We’re taught from a very young age the power of learning. It is seen as a tool to unlock doors and provide opportunities we never imagined. While all of this is entirely true, there comes a time when the pursuit of learning can actually hold us back from making true progress. Sometimes, we just have to stop learning and start doing as we grow our businesses.
But, how do we know it’s time to put a halt on learning?
Let’s look at two classic signs it’s time to get down to doing.
Chasing the Magic Bullet
It’s easy to pursue learning new skills as the magic bullet to solving all our problems as business owners. Countless programs and courses feed this myth by marketing their content as the thing that will make your business unrecognizable (in a good way). And while some do have amazing things to add to your arsenal, it is unlikely that one skill or piece of information will be the cure to any and all of your business woes.
If you find yourself taking course after course to find the answer to creating success, it’s highly likely that it’s time to stop learning and start implementing.
Stuck on Repeat
Another classic sign is that you’re repeating content over and over. While it’s always interesting to see new spins on old concepts, it’s unlikely that the fourth Facebook ads course is going to change much when all is said and done. Generally, when we keep repeating content like this, there’s some reason we’re not implementing it.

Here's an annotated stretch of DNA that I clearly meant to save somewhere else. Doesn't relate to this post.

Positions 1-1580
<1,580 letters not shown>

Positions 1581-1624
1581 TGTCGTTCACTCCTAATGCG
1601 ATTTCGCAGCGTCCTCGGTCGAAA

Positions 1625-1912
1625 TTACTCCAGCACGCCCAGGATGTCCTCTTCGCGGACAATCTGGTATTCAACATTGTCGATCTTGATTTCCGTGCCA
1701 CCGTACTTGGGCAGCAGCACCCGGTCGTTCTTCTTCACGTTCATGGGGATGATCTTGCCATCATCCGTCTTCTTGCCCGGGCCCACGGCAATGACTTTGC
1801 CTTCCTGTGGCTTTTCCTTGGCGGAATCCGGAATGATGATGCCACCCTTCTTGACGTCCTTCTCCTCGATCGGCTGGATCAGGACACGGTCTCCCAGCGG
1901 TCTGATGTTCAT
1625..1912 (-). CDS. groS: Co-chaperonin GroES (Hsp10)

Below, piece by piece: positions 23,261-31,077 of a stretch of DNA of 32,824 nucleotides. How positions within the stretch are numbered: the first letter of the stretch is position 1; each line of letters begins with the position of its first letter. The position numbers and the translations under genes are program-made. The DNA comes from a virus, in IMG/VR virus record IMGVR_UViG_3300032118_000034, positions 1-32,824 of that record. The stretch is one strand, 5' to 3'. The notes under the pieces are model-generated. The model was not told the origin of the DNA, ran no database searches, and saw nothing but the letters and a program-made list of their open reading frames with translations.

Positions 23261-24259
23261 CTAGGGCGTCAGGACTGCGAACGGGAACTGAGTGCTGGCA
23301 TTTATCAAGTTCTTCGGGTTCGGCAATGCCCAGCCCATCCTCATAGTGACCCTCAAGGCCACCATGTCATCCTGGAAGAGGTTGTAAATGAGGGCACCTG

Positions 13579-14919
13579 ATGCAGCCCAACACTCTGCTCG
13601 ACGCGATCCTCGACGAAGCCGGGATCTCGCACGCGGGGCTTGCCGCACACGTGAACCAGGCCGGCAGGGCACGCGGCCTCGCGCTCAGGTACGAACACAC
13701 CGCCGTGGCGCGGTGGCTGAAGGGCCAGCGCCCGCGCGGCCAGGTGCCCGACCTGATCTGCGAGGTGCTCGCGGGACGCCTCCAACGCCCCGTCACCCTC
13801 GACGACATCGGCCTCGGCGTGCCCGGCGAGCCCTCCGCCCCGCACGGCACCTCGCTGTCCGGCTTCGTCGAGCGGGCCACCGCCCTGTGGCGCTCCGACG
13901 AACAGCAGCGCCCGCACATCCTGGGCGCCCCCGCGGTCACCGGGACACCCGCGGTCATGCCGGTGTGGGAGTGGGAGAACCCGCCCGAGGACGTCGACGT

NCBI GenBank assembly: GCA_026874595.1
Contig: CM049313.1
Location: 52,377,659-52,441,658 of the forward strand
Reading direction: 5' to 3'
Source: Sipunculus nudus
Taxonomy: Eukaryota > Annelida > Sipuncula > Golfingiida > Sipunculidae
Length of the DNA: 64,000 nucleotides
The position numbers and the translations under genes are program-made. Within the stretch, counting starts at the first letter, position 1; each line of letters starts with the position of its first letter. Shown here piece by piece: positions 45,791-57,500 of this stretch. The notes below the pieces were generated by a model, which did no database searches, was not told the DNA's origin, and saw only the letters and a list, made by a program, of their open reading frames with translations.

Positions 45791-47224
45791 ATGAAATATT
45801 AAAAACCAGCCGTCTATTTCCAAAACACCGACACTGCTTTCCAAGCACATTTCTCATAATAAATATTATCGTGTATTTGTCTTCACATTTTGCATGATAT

By revisiting the same content over and over, we are creating a perfect excuse for why we can’t or don’t move forward in the way we want to. This third sign can be the most damaging because it provides the perfect excuse for why we’re not accomplishing our goals. It is far easier to blame our need to learn more for our lack of progress than to dig down and figure out what’s really going on.
So Now What?
This begs the question – what should we do if we see this happening in our businesses or in our lives?
First, let’s stop and assess if we’re really learning something critical to our business – and something we truly don’t know.
There are important instances where new skills will help us create new revenue streams, increase business, or improve our lives. But, if the learning isn’t providing a tangible return, then it may not be needed.
Second, consider exactly how you are going to implement the new skills you are learning. There’s certainly a place or time to learn for learning’s sake. But, if you need to implement and execute to move your business forward you have to make a plan to actually get the work done before you’ll see results.
Third, set a deadline to get started. So often, we need to just dive in and get started before we’ll truly feel comfortable implementing. But, without a deadline, we’ll delay the plunge – perhaps out of fear, or resistance, or simply being too busy. A concrete deadline will encourage us to get done with the learning and get on with the doing.
So, I challenge you to consider whether you’re learning for a purpose or perhaps using it as a distraction. We are all capable of great and amazing things – but we have to get to work first to see any results!